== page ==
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3:53 pm
Wed September 11, 2013

A Mother Receives Her Sons' Remains 12 Years After Attacks

Sandra Grazioso sits at a New Jersey funeral home, where she will receive the newly identified shoulder and tooth of her son, Tim. Both of her sons died in the terrorist attacks.
Sarah Gonzalez WNYC

Originally published on Wed September 11, 2013 5:18 pm

Twelve years after the Sept. 11 attacks, the loved ones of victims are still getting calls from the New York City Medical Examiner's Office about newly identified remains.

Sandra Grazioso from Clifton, N.J., said her family got one of those calls last week. She lost both of her sons in the terrorist attack — Tim, 42, and John, 41. Two more body parts belonging to Tim had been identified.

"An upper arm and shoulder and a tooth," Grazioso says. "A molar."

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Shots - Health News
3:39 pm
Wed September 11, 2013

Proposed Alaska Road Pits Villagers Against Environmentalists

Interior Secretary Sally Jewell (center) gets a tour of King Cove, Alaska.
Annie Feidt Alaska Public Radio Network

Originally published on Fri September 13, 2013 5:29 pm

The town of King Cove, Alaska, is crowded onto a narrow spit, surrounded by ocean and isolated by rows of volcanic mountains.

It's an Aleut Native community of about a thousand people, and for roughly a third of the year, treacherous winds close its airstrip. There's no road between King Cove and Cold Bay, the nearest town with year-round air facilities. When the weather turns bad, the only way out of King Cove is a two-hour boat trip through choppy seas.

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All Tech Considered
3:39 pm
Wed September 11, 2013

Sexism In The Tech Industry Takes Center Stage

TechCrunch's Disrupt 2012 conference in San Francisco. This year, two hackathon presentations ignited a firestorm.
Max Morse Getty Images

Originally published on Wed September 11, 2013 4:59 pm

For women struggling to make inroads in the male-dominated tech industry, a few stunning situations this week have provided some extreme examples of what they're up against.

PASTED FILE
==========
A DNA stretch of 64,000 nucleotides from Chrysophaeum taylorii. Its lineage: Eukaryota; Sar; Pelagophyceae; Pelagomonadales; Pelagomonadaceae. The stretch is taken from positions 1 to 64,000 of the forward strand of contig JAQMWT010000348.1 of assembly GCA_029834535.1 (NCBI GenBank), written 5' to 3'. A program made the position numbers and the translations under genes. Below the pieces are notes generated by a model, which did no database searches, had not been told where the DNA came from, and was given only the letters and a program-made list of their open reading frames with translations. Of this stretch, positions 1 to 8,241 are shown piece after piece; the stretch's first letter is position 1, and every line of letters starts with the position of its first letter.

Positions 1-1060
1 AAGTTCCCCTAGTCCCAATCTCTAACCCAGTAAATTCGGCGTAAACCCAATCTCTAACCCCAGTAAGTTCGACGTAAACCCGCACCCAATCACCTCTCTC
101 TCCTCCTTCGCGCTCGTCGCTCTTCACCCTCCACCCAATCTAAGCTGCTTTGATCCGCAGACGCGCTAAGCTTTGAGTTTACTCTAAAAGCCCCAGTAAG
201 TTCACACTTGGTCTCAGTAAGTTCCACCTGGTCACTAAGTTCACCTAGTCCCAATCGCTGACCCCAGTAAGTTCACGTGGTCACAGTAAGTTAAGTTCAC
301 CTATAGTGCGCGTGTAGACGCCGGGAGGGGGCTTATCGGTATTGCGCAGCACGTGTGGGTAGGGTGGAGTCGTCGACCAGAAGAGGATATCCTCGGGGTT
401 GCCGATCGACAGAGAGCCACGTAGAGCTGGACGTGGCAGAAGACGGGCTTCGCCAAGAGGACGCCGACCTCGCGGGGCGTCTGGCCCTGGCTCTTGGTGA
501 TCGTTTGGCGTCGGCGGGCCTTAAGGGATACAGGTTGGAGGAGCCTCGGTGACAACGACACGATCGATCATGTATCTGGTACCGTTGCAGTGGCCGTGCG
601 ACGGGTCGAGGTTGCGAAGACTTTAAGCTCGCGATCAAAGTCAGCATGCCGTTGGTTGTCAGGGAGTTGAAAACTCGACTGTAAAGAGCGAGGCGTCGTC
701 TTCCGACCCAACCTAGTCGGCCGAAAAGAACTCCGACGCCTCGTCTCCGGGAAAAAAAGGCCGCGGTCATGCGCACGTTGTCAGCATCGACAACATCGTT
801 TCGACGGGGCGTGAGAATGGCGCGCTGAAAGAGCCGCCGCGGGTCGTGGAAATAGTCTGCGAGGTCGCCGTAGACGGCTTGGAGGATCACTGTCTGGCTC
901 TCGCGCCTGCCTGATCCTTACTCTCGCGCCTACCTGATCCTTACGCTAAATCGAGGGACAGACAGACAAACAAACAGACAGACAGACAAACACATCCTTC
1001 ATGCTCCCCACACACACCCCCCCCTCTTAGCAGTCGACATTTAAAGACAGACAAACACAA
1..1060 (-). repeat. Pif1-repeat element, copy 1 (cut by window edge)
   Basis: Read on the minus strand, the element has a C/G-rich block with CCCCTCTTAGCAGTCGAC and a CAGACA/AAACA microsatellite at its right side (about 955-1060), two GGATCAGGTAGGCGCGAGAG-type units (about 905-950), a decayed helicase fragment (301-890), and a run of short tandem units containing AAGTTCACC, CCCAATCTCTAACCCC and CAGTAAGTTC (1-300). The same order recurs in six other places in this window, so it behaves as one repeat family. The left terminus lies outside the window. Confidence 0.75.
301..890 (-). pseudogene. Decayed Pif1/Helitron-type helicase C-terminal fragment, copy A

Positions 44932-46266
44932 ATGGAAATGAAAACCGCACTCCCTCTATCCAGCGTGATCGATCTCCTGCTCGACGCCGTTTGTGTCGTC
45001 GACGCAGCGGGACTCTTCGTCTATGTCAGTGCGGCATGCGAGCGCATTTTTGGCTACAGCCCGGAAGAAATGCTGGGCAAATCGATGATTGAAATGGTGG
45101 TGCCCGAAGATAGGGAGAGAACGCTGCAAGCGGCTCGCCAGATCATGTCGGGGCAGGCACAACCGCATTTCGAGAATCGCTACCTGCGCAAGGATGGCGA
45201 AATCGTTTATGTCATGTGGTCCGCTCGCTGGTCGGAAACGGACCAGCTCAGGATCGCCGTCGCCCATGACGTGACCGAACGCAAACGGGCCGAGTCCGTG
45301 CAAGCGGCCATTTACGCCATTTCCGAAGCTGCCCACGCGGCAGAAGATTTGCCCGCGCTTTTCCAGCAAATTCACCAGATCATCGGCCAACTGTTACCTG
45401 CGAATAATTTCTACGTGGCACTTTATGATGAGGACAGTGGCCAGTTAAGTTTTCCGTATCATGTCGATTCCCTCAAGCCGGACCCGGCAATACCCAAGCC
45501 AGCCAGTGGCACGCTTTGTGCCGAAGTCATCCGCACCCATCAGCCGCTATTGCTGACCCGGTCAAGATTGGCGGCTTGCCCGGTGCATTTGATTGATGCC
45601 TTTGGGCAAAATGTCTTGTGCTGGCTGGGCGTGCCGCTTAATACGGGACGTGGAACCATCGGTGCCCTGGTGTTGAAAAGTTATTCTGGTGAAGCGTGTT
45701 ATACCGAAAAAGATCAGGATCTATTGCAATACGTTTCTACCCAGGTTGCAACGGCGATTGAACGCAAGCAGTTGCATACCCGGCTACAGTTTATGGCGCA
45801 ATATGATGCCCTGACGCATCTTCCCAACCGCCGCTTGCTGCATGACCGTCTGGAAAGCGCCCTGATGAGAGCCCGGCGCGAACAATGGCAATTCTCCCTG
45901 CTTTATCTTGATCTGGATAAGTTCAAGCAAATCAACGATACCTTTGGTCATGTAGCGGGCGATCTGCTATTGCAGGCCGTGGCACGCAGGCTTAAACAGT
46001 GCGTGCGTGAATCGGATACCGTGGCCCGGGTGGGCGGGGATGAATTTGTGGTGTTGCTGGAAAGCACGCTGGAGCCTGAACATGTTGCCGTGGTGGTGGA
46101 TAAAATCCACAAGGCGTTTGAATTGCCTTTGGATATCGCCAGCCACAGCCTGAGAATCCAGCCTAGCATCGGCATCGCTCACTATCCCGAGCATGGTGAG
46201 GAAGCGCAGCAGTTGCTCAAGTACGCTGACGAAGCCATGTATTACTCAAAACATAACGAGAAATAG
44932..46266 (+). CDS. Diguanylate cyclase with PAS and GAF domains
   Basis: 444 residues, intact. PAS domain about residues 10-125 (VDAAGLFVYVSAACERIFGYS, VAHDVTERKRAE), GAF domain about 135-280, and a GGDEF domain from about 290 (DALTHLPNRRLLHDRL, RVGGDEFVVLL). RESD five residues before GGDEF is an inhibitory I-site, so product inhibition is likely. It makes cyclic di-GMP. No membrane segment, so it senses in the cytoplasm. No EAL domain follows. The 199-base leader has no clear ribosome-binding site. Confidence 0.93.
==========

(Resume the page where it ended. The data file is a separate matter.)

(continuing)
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Media
3:39 pm
Wed September 11, 2013

Fake 'Twerk Fail' Video Tricks Gullible TV News Networks

Originally published on Wed September 11, 2013 4:59 pm

Transcript

AUDIE CORNISH, HOST:

We have one more story where the media clearly lost control. Last week, a video of, let's say, dancing gone wrong, made its way around the Web in a big way. Not only that, it was picked up by many cable and local news networks. This week, late night TV host Jimmy Kimmel revealed the video was a hoax, that he staged the whole thing. NPR's Sami Yenigun reports this isn't the first time the media have been duped by staged scenes designed to go viral.

SAMI YENIGUN, BYLINE: It's got over 11 million views...

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Media
3:39 pm
Wed September 11, 2013

Media Weighs Competition, Collaboration In Snowden Coverage

Originally published on Wed September 11, 2013 4:59 pm

Transcript

AUDIE CORNISH, HOST:

From NPR News, this is ALL THINGS CONSIDERED. I'm Audie Cornish.

ROBERT SIEGEL, HOST:

And I'm Robert Siegel. News organizations pursuing the secrets leaked by former NSA contractor Edward Snowden have seesawed between rivalry and collaboration, resentment and achievement. As NPR's David Folkenflik reports, each outlet sought to tame a story larger than any of them.

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The Two-Way
3:14 pm
Wed September 11, 2013

On Sept. 11, Logan Airport Holds Fire Drill, With Smoke, Flames